Get a list of WooCommerce sale products

WooCommerce tips and tricks

You can get lists of all simple products, variable products, or featured products easily with WooCommerce. It’s also easy to get things like “in-stock” products or “out of stock” products. However, getting a list of WooCommerce sale products can be a bit tougher because sale products use different meta keys to determine sale status depending on the product type.

Let’s take a look at a couple of ways you can get sale products.

Check sale status

First of all, this post will tell you how to get all sale products. If you’re only interested in checking for sale status with one product, there’s a very simple way to do that:

global $product;
if ( $product->is_on_sale() ) {
    do_something();
}

We’re talking about querying all sale products instead.

Display all sale products

First of all, many developers want to query sale products so they can display them in a custom template or archive page.

If you want to display all sale products in a “deals” page or something and you want to use the WooCommerce loop to display them, you can easily do so via the sale products shortcode. No complex queries or additional code necessary 🙂 :

[[sale_products columns="3" per_page="12"]]

This lets WooCommerce do the heavy lifting for you, so use this if you’re just looking to output an archive of sale products:

On Sale Page

Querying WooCommerce sale products

You can use WP_Query to get your sale products, but how you do this matters. The default recommendation is typically to use the _sale_price meta to key to determine which products are on sale.

The issue with this is that variable products don’t use this key, so it would only return simple products. No problem, right? Let’s just add the meta key that variable products use as well: _min_variation_sale_price. We can then query both of these keys with an OR relationship to get products with either meta key.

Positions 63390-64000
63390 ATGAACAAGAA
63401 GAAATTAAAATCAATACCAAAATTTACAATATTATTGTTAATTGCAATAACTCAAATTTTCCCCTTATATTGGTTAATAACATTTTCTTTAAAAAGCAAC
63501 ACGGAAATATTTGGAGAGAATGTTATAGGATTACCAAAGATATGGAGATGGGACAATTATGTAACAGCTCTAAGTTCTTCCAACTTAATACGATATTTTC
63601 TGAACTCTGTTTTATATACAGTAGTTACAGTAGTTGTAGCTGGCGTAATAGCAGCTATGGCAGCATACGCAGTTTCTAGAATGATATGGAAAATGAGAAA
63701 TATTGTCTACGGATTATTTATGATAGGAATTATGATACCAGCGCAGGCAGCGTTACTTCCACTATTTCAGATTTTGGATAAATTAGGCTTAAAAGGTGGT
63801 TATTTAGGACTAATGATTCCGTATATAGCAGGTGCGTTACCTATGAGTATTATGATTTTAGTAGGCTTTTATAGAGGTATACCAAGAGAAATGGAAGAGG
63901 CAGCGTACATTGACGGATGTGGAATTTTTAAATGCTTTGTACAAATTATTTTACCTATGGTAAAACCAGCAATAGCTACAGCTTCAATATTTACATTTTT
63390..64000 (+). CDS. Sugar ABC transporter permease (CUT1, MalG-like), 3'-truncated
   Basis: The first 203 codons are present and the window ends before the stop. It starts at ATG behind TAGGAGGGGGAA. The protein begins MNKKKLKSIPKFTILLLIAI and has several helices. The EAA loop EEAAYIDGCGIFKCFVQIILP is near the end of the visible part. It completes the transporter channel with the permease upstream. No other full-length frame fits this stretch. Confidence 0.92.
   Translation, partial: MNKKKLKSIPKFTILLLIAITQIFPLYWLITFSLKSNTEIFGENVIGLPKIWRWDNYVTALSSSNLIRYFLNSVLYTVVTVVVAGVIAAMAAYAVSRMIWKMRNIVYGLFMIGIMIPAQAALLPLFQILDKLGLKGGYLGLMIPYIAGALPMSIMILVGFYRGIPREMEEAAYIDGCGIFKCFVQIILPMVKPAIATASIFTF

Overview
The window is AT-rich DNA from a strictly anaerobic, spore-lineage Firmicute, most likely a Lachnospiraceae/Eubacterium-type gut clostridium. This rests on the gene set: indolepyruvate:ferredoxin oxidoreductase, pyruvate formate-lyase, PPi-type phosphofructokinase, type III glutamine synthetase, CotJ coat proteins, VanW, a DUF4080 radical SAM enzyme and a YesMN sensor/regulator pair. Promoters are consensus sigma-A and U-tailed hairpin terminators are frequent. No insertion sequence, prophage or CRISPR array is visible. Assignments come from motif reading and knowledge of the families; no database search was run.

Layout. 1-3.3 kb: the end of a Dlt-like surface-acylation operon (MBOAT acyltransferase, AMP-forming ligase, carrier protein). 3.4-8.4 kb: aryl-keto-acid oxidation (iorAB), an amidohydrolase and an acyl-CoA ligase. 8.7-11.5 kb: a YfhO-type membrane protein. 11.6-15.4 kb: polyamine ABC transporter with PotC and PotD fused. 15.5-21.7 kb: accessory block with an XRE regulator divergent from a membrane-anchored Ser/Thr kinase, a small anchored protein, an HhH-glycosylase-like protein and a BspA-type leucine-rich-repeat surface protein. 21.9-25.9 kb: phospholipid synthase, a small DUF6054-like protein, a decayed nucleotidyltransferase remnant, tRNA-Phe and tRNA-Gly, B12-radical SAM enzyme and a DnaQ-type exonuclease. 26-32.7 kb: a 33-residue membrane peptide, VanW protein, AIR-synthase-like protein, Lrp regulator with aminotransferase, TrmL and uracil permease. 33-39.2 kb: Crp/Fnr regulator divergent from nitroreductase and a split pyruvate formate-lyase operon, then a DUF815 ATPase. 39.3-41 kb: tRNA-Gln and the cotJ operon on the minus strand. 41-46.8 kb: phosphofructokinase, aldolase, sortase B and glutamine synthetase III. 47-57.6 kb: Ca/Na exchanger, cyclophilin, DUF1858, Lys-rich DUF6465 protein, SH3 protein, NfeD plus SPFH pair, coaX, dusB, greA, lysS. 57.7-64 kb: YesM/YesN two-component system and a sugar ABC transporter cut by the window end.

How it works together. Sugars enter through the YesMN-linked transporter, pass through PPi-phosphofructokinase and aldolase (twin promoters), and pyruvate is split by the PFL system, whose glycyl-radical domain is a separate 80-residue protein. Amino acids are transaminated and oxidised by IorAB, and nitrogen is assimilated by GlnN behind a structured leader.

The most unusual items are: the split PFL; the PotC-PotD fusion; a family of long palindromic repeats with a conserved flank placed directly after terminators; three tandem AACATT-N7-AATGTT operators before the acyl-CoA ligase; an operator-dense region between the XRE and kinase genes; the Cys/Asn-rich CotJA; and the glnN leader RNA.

$args = array(
    'post_type'      => 'product',
    'posts_per_page' => 8,
    'meta_query'     => array(
        'relation' => 'OR',
        array( // Simple products type
            'key'           => '_sale_price',
            'value'         => 0,
            'compare'       => '>',
            'type'          => 'numeric'
        ),
        array( // Variable products type
            'key'           => '_min_variation_sale_price',
            'value'         => 0,
            'compare'       => '>',
            'type'          => 'numeric'
        )
    )
);

$loop = new WP_Query( $args );

This totally works. You can now do whatever you’re trying to do with sale products that’s not simply outputting them onto the page. That doesn’t mean it’s the best way to get your sale products.

Let’s return to that shortcode we mentioned before to see how WooCommerce gets sale products.

Whoa, they’re doing something different. This uses the wc_get_product_ids_on_sale() function, which returns an array containing the IDs of the products that are on sale. This lets them use a simple query to get the sale products:

$query_args = array(
    'posts_per_page'    => 8,
    'no_found_rows'     => 1,
    'post_status'       => 'publish',
    'post_type'         => 'product',
    'meta_query'        => WC()->query->get_meta_query(),
    'post__in'          => array_merge( array( 0 ), wc_get_product_ids_on_sale() )
);
$products = new WP_Query( $query_args );

This is a more efficient way to query WooCommerce sale products.

So why is this better?

  • it’s easier for SQL to run the single post__in query compared to the more complicated query for meta keys
  • this method uses a separate query to get the product IDs on sale, and that can be parsed and optimized (related to next point)
  • querying for post__in when we already have the IDs is much, much faster because the wc_get_product_ids_on_sale function uses a transient, meaning this query is skipped if the transient exists

The moral of the story is that WooCommerce (and WordPress) optimize a lot for you, so before building your own query, take a look at how WooCommerce core handles this to see if there are similar use cases, or if there’s a function that can do part of the query for you.